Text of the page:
*


In confirmation of that which distances Pope Francis from his predecessors has come precisely the letter with which Ratzinger-Benedict XVI - breaking his silence after his resignation - responded to the book “Dear pope, I write to you” published in 2011 by the mathematician Piergiorgio Odifreddi.

Both of the past two popes have dialogued willingly with professed atheists and secular opinion leaders, but they have done so in very different forms. If Francis dodges the stumbling blocks, Ratzinger instead emphasizes them.

It should be enough to read this passage of his letter to Odifreddi:

"What you say about the figure of Jesus is not worthy of your stature as a scholar. If you pose the question as if ultimately nothing were known about Jesus and that nothing were ascertainable about him as a historical figure, then I can only invite you in a decisive way to make yourself a bit more competent from a historical point of view. For this I recommend to you above all the four volumes that Martin Hengel (an exegete of the Protestant theological faculty of Tübingen) published together with Maria Schwemer: it is an excellent example of precision and of very broad historical information. In the face of this, what you say about Jesus is careless talk that should not be repeated. That in exegesis there have been written also many things of scarce seriousness is, unfortunately, an incontestable fact. The American seminar on Jesus that you cite on pages 105 and ff. confirm only once again that which Albert Schweitzer had noted with regard to the Leben-Jesu-Forschung (research on the life of Jesus), and that is that the so-called 'historical Jesus' is for the most part the reflection of the ideas of the authors. These maladroit forms of historical work, however, do not in any way compromise the importance of serious historical research, which has led to true and sure knowledge about the proclamation and figure of Jesus."

And further on:

"If you want to replace God with 'Nature,' there remains the question of who or what this nature may be. In no place do you define this, and it therefore appears as an irrational divinity that does not explain anything. I would like, however, above all to note also that in your religion of mathematics three fundamental themes of human existence remain unconsidered: freedom, love, and evil. I am amazed that with a single comment you would dismiss freedom, which nevertheless was and is the foundational value of the modern age. Love, in your book, does not appear and also about evil there is no information. Whatever neurobiology may say or not say about freedom, in the real drama of our history it is present as a decisive reality and must be taken into consideration. But your mathematical religion does not acknowledge any information about evil. A religion that overlooks these fundamental questions remains empty.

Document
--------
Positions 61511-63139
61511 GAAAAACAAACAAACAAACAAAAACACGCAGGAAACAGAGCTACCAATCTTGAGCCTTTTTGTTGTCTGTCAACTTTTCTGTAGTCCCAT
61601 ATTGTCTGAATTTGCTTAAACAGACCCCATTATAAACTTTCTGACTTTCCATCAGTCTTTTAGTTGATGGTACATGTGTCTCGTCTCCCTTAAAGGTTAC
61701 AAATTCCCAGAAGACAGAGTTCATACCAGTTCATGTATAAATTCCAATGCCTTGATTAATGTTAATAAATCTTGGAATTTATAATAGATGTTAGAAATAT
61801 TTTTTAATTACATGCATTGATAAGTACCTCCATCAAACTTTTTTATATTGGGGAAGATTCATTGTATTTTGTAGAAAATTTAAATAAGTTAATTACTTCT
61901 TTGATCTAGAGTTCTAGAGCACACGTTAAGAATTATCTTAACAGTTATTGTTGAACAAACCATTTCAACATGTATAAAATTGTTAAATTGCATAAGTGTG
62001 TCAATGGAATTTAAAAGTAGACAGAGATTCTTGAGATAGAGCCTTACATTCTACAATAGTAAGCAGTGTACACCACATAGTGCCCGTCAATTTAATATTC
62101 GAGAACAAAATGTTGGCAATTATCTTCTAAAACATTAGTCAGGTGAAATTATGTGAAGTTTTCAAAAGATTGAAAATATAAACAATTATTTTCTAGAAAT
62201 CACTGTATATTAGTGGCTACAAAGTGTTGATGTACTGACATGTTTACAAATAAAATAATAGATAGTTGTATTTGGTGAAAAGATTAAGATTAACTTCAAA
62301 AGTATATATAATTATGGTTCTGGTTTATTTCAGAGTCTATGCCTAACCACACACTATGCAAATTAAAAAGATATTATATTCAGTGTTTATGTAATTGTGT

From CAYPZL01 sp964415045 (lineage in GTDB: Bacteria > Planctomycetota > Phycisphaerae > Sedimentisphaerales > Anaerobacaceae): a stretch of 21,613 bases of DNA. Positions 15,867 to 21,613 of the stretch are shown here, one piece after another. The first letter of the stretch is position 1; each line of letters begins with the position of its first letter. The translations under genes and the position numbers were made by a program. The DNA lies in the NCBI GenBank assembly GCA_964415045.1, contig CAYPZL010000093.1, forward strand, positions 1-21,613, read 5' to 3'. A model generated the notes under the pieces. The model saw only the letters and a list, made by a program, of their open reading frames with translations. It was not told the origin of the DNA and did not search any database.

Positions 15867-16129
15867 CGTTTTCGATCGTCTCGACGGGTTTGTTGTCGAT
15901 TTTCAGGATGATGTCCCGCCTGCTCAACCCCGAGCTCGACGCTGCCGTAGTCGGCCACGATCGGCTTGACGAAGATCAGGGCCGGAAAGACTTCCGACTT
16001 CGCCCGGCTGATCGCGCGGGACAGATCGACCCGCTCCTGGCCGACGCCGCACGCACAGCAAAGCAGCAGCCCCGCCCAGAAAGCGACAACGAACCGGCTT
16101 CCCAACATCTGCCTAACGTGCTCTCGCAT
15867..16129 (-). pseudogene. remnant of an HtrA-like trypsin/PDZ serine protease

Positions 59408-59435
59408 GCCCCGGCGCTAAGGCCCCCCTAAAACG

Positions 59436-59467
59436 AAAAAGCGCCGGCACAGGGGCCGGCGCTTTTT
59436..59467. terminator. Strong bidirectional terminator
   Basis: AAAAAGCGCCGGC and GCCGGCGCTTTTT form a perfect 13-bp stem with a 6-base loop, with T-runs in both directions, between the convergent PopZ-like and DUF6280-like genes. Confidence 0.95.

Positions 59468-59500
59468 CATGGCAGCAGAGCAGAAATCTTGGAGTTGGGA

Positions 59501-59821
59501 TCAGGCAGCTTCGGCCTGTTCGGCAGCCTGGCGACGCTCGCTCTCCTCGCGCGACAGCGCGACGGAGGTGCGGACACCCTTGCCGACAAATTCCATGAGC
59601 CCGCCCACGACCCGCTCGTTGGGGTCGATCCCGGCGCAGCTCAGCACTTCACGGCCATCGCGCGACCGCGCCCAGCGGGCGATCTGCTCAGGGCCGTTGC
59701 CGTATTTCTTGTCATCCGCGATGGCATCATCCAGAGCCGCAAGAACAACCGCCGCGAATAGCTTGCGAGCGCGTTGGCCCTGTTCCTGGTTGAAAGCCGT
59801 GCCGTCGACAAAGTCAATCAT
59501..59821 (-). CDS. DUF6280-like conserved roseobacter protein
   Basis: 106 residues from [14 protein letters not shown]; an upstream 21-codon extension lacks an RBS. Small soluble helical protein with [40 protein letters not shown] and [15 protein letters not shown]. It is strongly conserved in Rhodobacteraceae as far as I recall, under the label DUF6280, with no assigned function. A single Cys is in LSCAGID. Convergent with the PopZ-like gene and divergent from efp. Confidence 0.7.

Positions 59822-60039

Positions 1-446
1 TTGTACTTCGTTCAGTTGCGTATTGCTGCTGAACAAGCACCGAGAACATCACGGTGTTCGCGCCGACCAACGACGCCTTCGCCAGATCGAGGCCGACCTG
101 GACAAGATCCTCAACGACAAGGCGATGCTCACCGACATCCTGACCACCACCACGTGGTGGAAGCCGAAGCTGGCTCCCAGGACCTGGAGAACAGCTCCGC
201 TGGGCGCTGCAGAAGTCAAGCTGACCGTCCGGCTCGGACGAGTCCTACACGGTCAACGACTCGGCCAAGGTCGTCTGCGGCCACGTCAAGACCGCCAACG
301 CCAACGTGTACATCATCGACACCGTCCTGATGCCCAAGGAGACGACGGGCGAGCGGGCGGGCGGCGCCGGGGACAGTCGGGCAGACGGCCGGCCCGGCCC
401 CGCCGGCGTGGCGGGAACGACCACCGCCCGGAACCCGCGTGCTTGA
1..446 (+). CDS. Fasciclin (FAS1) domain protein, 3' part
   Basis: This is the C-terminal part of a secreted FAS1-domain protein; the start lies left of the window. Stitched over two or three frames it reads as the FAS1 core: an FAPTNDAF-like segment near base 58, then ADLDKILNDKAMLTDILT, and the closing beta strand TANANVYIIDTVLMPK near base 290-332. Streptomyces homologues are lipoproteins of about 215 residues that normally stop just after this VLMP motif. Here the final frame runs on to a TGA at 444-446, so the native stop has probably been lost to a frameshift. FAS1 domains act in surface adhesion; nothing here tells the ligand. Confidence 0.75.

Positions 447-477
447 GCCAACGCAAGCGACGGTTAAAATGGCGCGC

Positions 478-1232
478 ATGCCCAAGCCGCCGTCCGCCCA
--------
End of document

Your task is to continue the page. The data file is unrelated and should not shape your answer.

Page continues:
"My criticism of your book is in part a harsh one. But frankness is part of dialogue; only this way can understanding grow. You have been very frank, and thus you will accept that I should be so as well. In any case, however, I consider very positively the fact that you, through your engagement with my 'Introduction to Christianity,' should have sought such an open dialogue with the faith of the Catholic Church and that, in spite of all the contrast, in the central field of interest convergences should not be entirely lacking."

Vox Wrote:I miss Pope Benedict!


*


So much for the words. But to distance the last two popes are also arriving the facts.

The ban imposed by pope Bergoglio on the congregation of the Franciscan Friars of the Immaculate against celebrating the Mass in the ancient rite has been an effective restriction of that freedom of celebrating in this rite which Benedict XVI had guaranteed for all.

[html] It emerges from conversations with his visitors that Ratzinger himself has seen in this restriction a "vulnus" on his 2007 motu proprio "Summorum Pontificum."[/html]



[html] In the interview with “La Civiltà Cattolica," Francis dismissed the liberalization of the ancient rite decided by Benedict XVI as a simple "prudential decision motivated by the desire to help people who have this sensitivity," when instead the intention made explicit by Ratzinger - expressed at the time in a letter to the bishops of the whole world - was that “the two forms of the usage of the Roman Rite can be mutually enriching."[/html]


In the same interview, Francis defined the postconciliar liturgical reform as “a service to the people as a re-reading of the Gospel from a concrete historical situation." A strongly reductive definition with respect to the vision of the liturgy that was proper to Ratzinger as theologian and pope.

Moreover, also in this field, Francis replaced en bloc last September 26 the five advisors of the office of papal liturgical celebrations.